https://tayloronhistory.wordpress.com/2011/08/18/a-glimpse-at-the-interior-of-campbell-house-at-university-avenue-and-queen-street/

A study of Osgoode Hall

https://tayloronhistory.wordpress.com/2012/04/12/enjoying-torontos-architectural-gems-osgoode-hall/

Toronto’s first City Hall, now a part of the St. Lawrence Market

https://tayloronhistory.wordpress.com/2012/04/21/torontos-first-city-hall-now-a-part-of-the-st-lawrence-market/

The St. Lawrence Hall on King Street

https://tayloronhistory.wordpress.com/2012/04/28/enjoying-torontos-architectural-gems-the-st-lawrence-hall/

Toronto’s streetcars through the past decades

https://tayloronhistory.wordpress.com/2012/03/26/memories-of-torontos-streetcars-of-yesteryear/

History of Trinity Bellwoods Park

https://tayloronhistory.wordpress.com/2012/04/09/the-history-and-beauty-of-trinity-bellwood-park/

A history of Toronto’s famous ferry boats to the Toronto Islands

https://tayloronhistory.wordpress.com/2012/02/24/remember-the-toronto-island-ferries-the-bluebell-primroseand-trillium/

Toronto’s Old City Hall at Bay and Queen Streets

https://tayloronhistory.wordpress.com/2012/04/22/enjoying-torontos-architectural-gems-old-city-hall/

To view the Home Page for this blog: https://tayloronhistory.wordpress.com/

 
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Posted by on January 17, 2013 in Toronto

 

Toronto’s memory lane– the Pin Ball Arcades of yesteryears

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Recently (Jan. 2013), I witnessed a teenager playing a pinball machine located inside a small variety store in Mexico. I stopped to watch the young man play, as it brought back memories of the pinball machines that I occasionally played as a teenager in Toronto in the 1950s. I was never very adept at operating these machines, but the seeing one again brought back a few pleasant memories.

Though pinball machines were invented before the turn of the 20th century, they did not become widely played until the early 1930s, when a coin-operated machine was patented. The game of pinball gained further popularity after the Second World War. The “Golden Age of the Pinball” is considered to be between the years 1948 and 1958. The increased popularity was mainly due to the inclusion of “flippers” in the machines, which allowed a player to redirect the ball  as it descended on the playing board. Flippers redirected a ball upward or sideways, increasing the skill level of the game. Because some players tried to cheat by shaking the machine to alter the course of the ball, a “tilt” mechanism was added to the machines. If a player shook the machine too much, the game stopped, a “tilt” sign flashed on the headboard, accompanied by a loud ringing noise. I remember that when this happened, everyone watching laughed and shouted “tilt-tilt” at the offending player. I also remember that when I was a child, the frames and legs of the machines were constructed of wood, but by the time I was a teenager, they had been replaced with steel and chrome.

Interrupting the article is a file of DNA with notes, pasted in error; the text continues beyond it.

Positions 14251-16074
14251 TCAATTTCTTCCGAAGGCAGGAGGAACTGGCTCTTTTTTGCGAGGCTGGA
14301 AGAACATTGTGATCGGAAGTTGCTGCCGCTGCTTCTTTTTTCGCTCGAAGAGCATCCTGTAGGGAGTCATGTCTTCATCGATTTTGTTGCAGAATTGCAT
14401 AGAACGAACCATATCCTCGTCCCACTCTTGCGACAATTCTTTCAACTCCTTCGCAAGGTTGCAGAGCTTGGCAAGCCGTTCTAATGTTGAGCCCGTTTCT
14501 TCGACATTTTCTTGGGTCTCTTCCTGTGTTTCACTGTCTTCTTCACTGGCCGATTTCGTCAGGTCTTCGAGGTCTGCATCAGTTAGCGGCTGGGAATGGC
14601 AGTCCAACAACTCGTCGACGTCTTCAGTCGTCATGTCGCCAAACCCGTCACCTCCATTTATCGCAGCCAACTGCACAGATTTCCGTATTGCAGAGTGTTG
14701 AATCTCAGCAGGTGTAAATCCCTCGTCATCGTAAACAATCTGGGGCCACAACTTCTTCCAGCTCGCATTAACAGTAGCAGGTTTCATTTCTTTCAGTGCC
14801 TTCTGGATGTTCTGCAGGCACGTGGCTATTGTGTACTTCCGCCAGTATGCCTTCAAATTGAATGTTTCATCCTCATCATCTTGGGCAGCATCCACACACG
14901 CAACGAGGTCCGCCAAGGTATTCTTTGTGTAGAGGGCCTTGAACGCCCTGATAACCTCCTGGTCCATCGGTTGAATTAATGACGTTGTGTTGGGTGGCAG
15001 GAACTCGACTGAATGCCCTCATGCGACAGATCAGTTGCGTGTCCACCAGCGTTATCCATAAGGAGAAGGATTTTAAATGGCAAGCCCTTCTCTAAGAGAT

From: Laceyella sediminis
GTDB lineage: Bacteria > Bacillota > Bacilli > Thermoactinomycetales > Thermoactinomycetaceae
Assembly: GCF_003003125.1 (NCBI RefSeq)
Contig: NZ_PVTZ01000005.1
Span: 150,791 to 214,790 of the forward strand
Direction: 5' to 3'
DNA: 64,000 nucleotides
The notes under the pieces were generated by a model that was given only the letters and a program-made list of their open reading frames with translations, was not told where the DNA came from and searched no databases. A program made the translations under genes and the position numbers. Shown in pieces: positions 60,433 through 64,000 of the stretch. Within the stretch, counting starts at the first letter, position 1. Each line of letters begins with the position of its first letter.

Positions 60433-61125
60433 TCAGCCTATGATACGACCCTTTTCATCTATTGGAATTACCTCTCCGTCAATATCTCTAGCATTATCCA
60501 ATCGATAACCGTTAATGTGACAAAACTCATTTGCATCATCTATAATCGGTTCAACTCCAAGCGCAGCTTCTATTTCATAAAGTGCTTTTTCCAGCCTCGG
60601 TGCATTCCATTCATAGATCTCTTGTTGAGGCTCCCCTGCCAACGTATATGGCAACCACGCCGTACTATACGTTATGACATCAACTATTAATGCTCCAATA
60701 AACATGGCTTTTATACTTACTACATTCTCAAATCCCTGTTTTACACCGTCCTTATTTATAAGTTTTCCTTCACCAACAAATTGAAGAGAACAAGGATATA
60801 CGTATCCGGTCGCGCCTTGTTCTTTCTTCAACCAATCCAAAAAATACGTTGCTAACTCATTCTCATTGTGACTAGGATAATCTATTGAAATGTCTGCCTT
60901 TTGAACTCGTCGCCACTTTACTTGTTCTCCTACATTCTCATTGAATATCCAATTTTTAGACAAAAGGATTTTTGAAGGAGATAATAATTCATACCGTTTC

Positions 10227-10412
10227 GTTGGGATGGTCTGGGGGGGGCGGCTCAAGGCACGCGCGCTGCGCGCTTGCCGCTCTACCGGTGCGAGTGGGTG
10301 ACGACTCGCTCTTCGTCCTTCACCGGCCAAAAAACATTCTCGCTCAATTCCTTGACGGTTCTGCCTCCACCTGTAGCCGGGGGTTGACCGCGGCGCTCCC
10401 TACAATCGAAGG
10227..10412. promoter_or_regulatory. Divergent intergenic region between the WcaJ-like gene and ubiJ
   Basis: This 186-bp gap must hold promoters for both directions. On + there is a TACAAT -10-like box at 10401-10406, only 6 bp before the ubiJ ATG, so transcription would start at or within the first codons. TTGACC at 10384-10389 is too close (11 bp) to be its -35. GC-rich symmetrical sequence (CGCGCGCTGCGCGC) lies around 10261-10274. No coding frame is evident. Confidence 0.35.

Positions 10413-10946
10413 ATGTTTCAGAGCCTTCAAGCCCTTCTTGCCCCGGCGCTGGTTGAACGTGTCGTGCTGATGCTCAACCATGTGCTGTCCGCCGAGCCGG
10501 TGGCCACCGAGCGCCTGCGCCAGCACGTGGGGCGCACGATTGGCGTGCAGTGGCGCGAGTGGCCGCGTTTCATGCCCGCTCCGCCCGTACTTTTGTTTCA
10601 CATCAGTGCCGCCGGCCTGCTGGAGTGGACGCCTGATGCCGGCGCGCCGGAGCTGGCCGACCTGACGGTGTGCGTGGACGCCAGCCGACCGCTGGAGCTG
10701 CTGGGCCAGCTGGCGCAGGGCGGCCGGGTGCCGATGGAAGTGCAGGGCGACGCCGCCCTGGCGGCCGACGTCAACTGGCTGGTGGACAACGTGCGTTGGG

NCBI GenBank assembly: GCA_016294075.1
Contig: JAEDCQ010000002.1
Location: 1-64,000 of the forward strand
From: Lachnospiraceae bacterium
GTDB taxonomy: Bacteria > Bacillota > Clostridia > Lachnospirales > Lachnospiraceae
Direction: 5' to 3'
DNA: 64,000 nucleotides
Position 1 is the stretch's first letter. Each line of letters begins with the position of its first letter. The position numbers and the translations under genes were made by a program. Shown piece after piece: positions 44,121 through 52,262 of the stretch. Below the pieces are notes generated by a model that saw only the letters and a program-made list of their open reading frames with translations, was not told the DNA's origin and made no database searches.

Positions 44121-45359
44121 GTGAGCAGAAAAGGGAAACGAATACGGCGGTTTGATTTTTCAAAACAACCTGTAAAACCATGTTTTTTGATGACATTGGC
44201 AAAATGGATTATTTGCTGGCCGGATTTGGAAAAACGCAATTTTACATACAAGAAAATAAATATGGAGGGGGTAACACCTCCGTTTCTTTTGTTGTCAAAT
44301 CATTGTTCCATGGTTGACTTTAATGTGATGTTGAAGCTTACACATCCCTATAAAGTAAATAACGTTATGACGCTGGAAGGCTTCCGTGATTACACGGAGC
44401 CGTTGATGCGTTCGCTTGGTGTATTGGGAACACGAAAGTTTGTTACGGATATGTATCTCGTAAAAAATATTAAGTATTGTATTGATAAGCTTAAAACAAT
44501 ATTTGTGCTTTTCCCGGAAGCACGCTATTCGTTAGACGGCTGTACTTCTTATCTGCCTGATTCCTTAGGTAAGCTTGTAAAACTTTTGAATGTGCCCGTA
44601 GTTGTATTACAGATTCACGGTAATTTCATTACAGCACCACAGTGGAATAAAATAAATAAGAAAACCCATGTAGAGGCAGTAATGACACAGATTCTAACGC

Though many arcades still attracted players during the 1980s and 1990, the popularity of the machines slowly declined. One of the last pinball places in Toronto was the short-lived “Pinball Cafe” in the city’s Parkdale area, which closed in 2012. I am not aware if any remain in Toronto today, since teenagers now are glued to their their computers, Ipods and Ipads, never experiencing the flashing lights and noisy clicking of the glorious pinball machines of yesteryear. In previous decades, pinball arcades were gathering places where people met others and competed in a friendly game. The social interaction they provided is sadly missed, although some parent are likely grateful. I remember that my parents considered Pinball Arcades as places where dubious characters gathered.

When I was  a teenager, there were no pinball machines in our neighbourhood in Toronto, but I remember the various Pinball Arcades in the downtown, particularly on Yonge Street. I recall that one of them was on the west side of Yonge, a short distance north of Dundas Street. Its frontage on the street was all glass, and in summer it was completely open to the street to entice people to enter. The interior was brightly lit, noisy, with lights constantly flashing as players wracked up scores that were displayed prominently on the headboards of the machines. The proprietor offered prizes for the highest scores attained on certain games.

A pinball game began when a player inserted a coin into the coin slot. The first shiny silver was released from the top of the board. It rolled down among the pins that directed its path. The ball bounced off the pins, and was redirected by the player using the flippers. When a ball eventually dropped into a hole, depending on which hole it entered, the score was tallied. The ball that had entered a hole was now out of play, and another ball was released. When all the balls (usually three or four) had dropped into holes, the game ended and the final score lit up on the headboard of the machine. It was fascinating game to play, matching your luck and skill against the machine. I thought it was also a great game to watch. During a game, the clicking of the metal balls, the bright flashing lights, and the noisy tallying of the scores were as much a part of the experience as the milkshakes and soda pop that the owner sold to the players.